The bi-directional fabric has in common with cross-plied unidirectional fabrics superior ballistic resistance, but it has in common with conventional woven fabrics, ease and economy of manufacture on conventional machinery.

Comparative Example 4

1200 denier polyethylene yarn designated SPECTRA® 900 (from Honeywell International Inc.), having a tenacity of 30 g/d, initial tensile modulus of 850 g/d, energy-to-break of 40 J/g, breaking strength of 36 Kg and 3.6% elongation at break was woven into a 21×21 ends/inch (8.27 ends/cm) plain weave fabric. Nineteen 18×18 inch (45.7×45.7 cm) squares were cut from the fabric. The squares were stacked together to form a ballistic target without any connection joining the individual squares.

Example 4

The same woven and calendered bi-directional fabric described in Example 1 was cut into thirty-six 18×18 inch (45.7×45.7 cm) squares. The squares are stacked together to form a ballistic target without any connection joining the individual squares.

Example 5

A bi-directional fabric of the invention is woven on an American Iwer Model A2 180 loom. The fabric consists of four yarn sets. The first yarn and second yarn sets each consists of highly oriented, high molecular weight continuous filament polyethylene yarns (SPECTRA®1000 from Honeywell International Inc.) of 1300 denier, having a tenacity of 35 g/d, initial tensile modulus of 1150 g/d, energy-to-break of 45 J/g, breaking strength of 45 Kg and 3.4% elongation at break.

A third yarn set arranged transversely to the first yarn set and interlaced with the yarns of the first set consists of a polyurethane segmented block copolymer elastomeric yarn (DuPont LYCRA® SPANDEX brand) of 1120 denier and having a breaking strength of 0.76 Kg and 535% elongation at break. A fourth yarn set arranged transversely to the second and third yarn sets and interlaced with the yarns of the second and third yarn sets consists of the same elastomeric yarn as that of the third yarn set. The spacing of yarns in each of the four yarn sets in the fabric is 9 ends/in (3.5 ends/cm).

The fabric is cut into thirty-six 18×18 inch (45.7×45.7 cm) squares and stacked together to form a ballistic target without any connection joining the individual squares.

Example 6

A bi-directional fabric of the invention is knitted on a weft inserted, warp knit machine from Liba, Inc. The fabric consists of three yarn sets. The first and second yarn sets each consist of highly oriented high molecular weight continuous filament polyethylene yarn (SPECTRA® 1000 from Honeywell International Inc.) of 1300 denier and having a tenacity of 35 g/d, initial tensile modulus of 1150 g/d, energy-to-break of 45 J/g, breaking strength of 45 Kg and 3.4% elongation at break. The first yarn set and the second yarn set are unidirectionally oriented transverse to one another in separate planes, one above the other. The spacing of yarns in each of the first and second yarn sets in the fabric is 9 ends/in (3.5 ends/cm). A third yarn set consisting of a polyurethane segmented block copolymer (DuPont LYCRA® SPANDEX brand) elastomeric yarn of 1120 denier and having 0.76 Kg breaking strength and 535% elongation at break, is interleaved with both the first and second yarn sets with a tricot stitch.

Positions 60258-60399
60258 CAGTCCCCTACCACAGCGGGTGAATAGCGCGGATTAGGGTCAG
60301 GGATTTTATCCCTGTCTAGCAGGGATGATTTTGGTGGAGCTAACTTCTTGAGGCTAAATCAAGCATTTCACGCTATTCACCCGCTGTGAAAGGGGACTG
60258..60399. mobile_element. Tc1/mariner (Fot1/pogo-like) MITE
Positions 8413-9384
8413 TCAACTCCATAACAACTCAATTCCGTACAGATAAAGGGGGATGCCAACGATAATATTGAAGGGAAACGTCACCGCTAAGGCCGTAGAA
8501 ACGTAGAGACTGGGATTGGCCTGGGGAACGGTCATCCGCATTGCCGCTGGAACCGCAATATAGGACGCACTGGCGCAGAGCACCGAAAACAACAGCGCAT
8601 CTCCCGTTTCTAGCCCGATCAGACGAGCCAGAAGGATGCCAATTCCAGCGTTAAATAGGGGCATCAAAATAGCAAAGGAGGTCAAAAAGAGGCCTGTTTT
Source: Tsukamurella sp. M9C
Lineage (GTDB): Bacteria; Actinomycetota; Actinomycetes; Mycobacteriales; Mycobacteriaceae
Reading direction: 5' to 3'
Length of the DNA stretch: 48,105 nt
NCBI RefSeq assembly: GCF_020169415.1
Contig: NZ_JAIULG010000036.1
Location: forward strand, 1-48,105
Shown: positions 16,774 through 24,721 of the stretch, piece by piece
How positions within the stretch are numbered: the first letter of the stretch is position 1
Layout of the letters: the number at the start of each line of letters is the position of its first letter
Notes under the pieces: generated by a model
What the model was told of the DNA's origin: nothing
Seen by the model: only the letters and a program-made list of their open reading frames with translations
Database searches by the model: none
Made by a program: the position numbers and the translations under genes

The fabric is cut into thirty-six 18×18 inch (45.7×45.7 cm) squares and stacked together to form a ballistic target without any connection joining the individual squares.

Example 7

A multi-axial fabric of the invention is knitted on a weft inserted warp knit machine from Liba, Inc. The fabric consists of four continuous filament unidirectional sets of yarns, each in its own plane, and a fifth yarn set interlacing with and binding the unidirectional yarn sets with interlocking loops.

The first yarn and second yarn sets each consist of continuous filament highly oriented high molecular weight continuous filament polyethylene yarns (SPECTRA® 1000 from Honeywell International Inc.) of 1300 denier and having a tenacity of 35 g/d, initial tensile modulus of 1150 g/d, energy-to-break of 45 J/g, breaking strength of 45 Kg and 3.4% elongation at break. The third and fourth yarn sets each consist of continuous filament aramid yarns (KEVLAR® 49 From E.I. Dupont de Nemours & Co,) of 1140 denier and having a tenacity of 28 g/d, initial tensile modulus of 976 g/d, energy-to-break of 25 J/g, breaking strength of 31.9 Kg and 2.9% elongation at break. The fifth interlacing yarn set consists of a partially oriented nylon 6 yarn of 300 denier having a breaking strength of 0.6 Kg and an elongation at break of 40%. The spacing of yarns in each of the unidirectional yarn sets in the fabric is 20 ends/in (7.9 ends/cm).